FIG. 1 is an schematical illustration of one embodiment of the present invention.
The present invention provides apparatus for the cutting of multiple layers of fabric simultaneously into clothing patterns by the use of focussed ultraviolet light. The invention will be most readily understood through reference to the drawings. In FIG. 1, a schematical plan view of one embodiment of the invention is illustrated. Here, laser 12 is shown located over pattern 14, with light 13 from laser 12 shining through pathways in pattern 14 and into lens 15. Lens 15 focusses light 13 in the shape of pattern 14 onto one or more fabric layers 16.
Light 13, in the desired shape of pattern 14, is focussed onto one or more fabric layers 16 for approximately 1 sec. One or more fabric layers 16 reside on table 18 which is positioned to maintain one or more fabric layers 16 in a specific focal plane of lens 15. Light 13, not impeded by any window material as in the case of solar radiation in an automobile, and of far greater photon energy than that appearing in the solar spectrum, causes rapid photochemical decomposition of one or more fabric layers 16 only where it has been exposed to the intense ultraviolet radiation of light 13.
The image of pattern 14, now cut from one or more fabric layers 16, is then separated from the remaining portions of one or more fabric layers 16, and is transferred to a sewing area for completion of the final garment. Light 13 from laser 12 will not damage any other areas of one or more fabric layers 16 because it has been focussed to a fine line in the shape of pattern 14.
Laser 12 would typically be a noble gas excimer laser, such as a XeCl laser operating at a wavelength of 308 nm, or a KrF laser operating at a wavelength of 248 nm. In the future, diode pumped solid state lasers operating at a wavelength of 354 nm, or a wavelength of 265 nm, using the harmonics of Nd lasers, will become commercially available. When using such powerful, efficient ultraviolet lasers as laser 12, the exposure time of light 13 could be reduced into the millisecond range.
However, either type of laser 12 will cut pattern 14 into fabric layers 16 far faster than with conventional knife-cutting or laser burning techniques. This results from the fact that the present invention exposes the entire pattern 14 onto fabric layers 16, rather than tracing around a pattern, as is done with conventional cutting or burning techniques.
Pattern 14 can be constructed of any material which will effectively allow ultraviolet light from laser 12 to shine through pathways in the precise pattern desired to be cut into fabric layers 16. In one embodiment, pattern 14 can be a holographic phase filter. Holographic phase filters are well-known devices which allow the present invention to provide selectable sized patterns through adjustment of the focus of lens 15. Dentents could be employed with lens 15 to set it precisely for the various standard clothing sizes.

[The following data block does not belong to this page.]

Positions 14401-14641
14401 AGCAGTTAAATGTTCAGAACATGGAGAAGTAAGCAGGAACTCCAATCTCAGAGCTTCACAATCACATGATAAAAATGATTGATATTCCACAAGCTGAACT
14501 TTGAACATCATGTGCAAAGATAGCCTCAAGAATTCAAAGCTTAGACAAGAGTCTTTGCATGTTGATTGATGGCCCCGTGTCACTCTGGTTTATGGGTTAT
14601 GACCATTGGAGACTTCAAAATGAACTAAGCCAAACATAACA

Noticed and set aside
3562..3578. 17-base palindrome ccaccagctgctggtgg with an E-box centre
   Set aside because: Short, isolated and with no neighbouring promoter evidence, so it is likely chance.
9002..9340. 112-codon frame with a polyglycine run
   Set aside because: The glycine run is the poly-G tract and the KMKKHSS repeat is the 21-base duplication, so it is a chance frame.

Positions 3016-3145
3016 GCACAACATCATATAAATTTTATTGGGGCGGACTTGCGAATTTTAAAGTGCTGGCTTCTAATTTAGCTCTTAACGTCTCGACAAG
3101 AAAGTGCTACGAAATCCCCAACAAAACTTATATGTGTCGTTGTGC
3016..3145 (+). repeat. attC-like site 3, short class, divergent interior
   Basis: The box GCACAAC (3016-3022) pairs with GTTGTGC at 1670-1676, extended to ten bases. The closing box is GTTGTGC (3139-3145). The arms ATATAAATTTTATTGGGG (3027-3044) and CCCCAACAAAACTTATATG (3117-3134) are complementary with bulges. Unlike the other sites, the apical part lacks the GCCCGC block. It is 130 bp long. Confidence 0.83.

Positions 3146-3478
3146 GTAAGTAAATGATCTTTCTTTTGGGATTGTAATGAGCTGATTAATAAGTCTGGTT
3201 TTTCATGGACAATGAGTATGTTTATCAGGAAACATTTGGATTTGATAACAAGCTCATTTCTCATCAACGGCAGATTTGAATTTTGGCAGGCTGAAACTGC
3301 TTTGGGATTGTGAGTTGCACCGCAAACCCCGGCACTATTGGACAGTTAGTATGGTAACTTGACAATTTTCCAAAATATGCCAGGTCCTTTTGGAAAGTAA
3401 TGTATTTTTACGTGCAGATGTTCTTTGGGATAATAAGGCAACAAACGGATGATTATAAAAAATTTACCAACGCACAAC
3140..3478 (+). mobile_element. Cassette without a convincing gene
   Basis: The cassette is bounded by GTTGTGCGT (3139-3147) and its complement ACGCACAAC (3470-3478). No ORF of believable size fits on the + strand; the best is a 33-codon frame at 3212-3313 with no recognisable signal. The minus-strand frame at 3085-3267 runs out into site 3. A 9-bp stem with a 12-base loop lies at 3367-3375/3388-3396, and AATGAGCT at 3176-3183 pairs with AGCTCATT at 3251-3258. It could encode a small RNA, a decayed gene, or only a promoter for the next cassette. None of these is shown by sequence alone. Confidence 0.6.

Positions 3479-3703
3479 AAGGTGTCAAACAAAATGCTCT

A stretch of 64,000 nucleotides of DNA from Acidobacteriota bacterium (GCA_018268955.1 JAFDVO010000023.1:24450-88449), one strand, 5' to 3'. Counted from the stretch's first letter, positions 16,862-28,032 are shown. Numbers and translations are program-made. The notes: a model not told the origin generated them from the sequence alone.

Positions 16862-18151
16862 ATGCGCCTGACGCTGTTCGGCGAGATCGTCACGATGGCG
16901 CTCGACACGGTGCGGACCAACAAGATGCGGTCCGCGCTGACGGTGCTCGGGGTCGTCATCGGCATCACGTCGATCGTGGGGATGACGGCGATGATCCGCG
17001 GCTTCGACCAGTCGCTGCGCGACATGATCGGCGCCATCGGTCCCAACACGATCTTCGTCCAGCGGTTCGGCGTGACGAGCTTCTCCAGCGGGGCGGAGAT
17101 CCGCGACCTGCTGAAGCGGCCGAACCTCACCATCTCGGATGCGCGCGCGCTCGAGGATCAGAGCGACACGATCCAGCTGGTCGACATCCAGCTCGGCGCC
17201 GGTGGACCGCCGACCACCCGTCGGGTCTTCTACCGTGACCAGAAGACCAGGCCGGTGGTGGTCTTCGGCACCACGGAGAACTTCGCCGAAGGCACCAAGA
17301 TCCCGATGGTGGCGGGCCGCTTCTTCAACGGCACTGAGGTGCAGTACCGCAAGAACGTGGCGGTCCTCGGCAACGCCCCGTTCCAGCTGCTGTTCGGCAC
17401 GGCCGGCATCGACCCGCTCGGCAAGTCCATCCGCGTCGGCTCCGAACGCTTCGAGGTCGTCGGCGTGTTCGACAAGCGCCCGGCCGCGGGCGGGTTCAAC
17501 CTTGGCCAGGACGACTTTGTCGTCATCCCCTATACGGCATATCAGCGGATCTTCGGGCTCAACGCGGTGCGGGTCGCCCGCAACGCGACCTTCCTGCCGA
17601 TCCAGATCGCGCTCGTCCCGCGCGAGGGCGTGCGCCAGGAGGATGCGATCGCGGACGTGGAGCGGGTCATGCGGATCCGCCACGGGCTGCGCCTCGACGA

The foregoing description of the preferred embodiments of the invention have been presented for purposes of illustration and description. It is not intended to be exhaustive or to limit the invention to the precise form disclosed, and obviously many modifications and variations are possible in light of the above teaching. The embodiments were chosen and described in order to best explain the principles of the invention and its practical application to thereby enable others skilled in the art to best utilize the invention in various embodiments and with various modifications as are suited to the particular use contemplated. It is intended that the scope of the invention be defined by the claims appended hereto.
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|Citing Patent||Filing date||Publication date||Applicant||Title|
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|DE19756703A1 *||Dec 19, 1997||May 6, 1999||Fraunhofer Ges Forschung||Verfahren und Vorrichtung zum Bearbeiten von Werkstücken mit Laserstrahlung|
|DE19756703C2 *||Dec 19, 1997||Sep 30, 1999||Fraunhofer Ges Forschung||Verfahren und Vorrichtung zum Bearbeiten von Werkstücken mit Laserstrahlung|
|WO1999000546A1 *||Jun 17, 1998||Jan 7, 1999||Scapa Group Plc||Cutting yarns|
|U.S. Classification||219/121.67, 219/121.72|
|International Classification||D06H7/22, B23K26/40, B23K26/06, B26F3/16|
|Cooperative Classification||B23K2203/38, B26F3/16, B23K26/402, B23K26/066|
|European Classification||B23K26/40B7F8, B23K26/06C7, B26F3/16|
|Jun 7, 1993||AS||Assignment|
Owner name: UNITED STATES OF AMERICA, THE, AS REPRESENTED BY T
Free format text: ASSIGNMENT OF ASSIGNORS INTEREST;ASSIGNOR:PILTCH, MARTIN S.;REEL/FRAME:006548/0713
Effective date: 19930322
|May 18, 1998||FPAY||Fee payment|
Year of fee payment: 4
|Jun 11, 2002||REMI||Maintenance fee reminder mailed|
|Nov 22, 2002||LAPS||Lapse for failure to pay maintenance fees|
|Jan 21, 2003||FP||Expired due to failure to pay maintenance fee|
Effective date: 20021122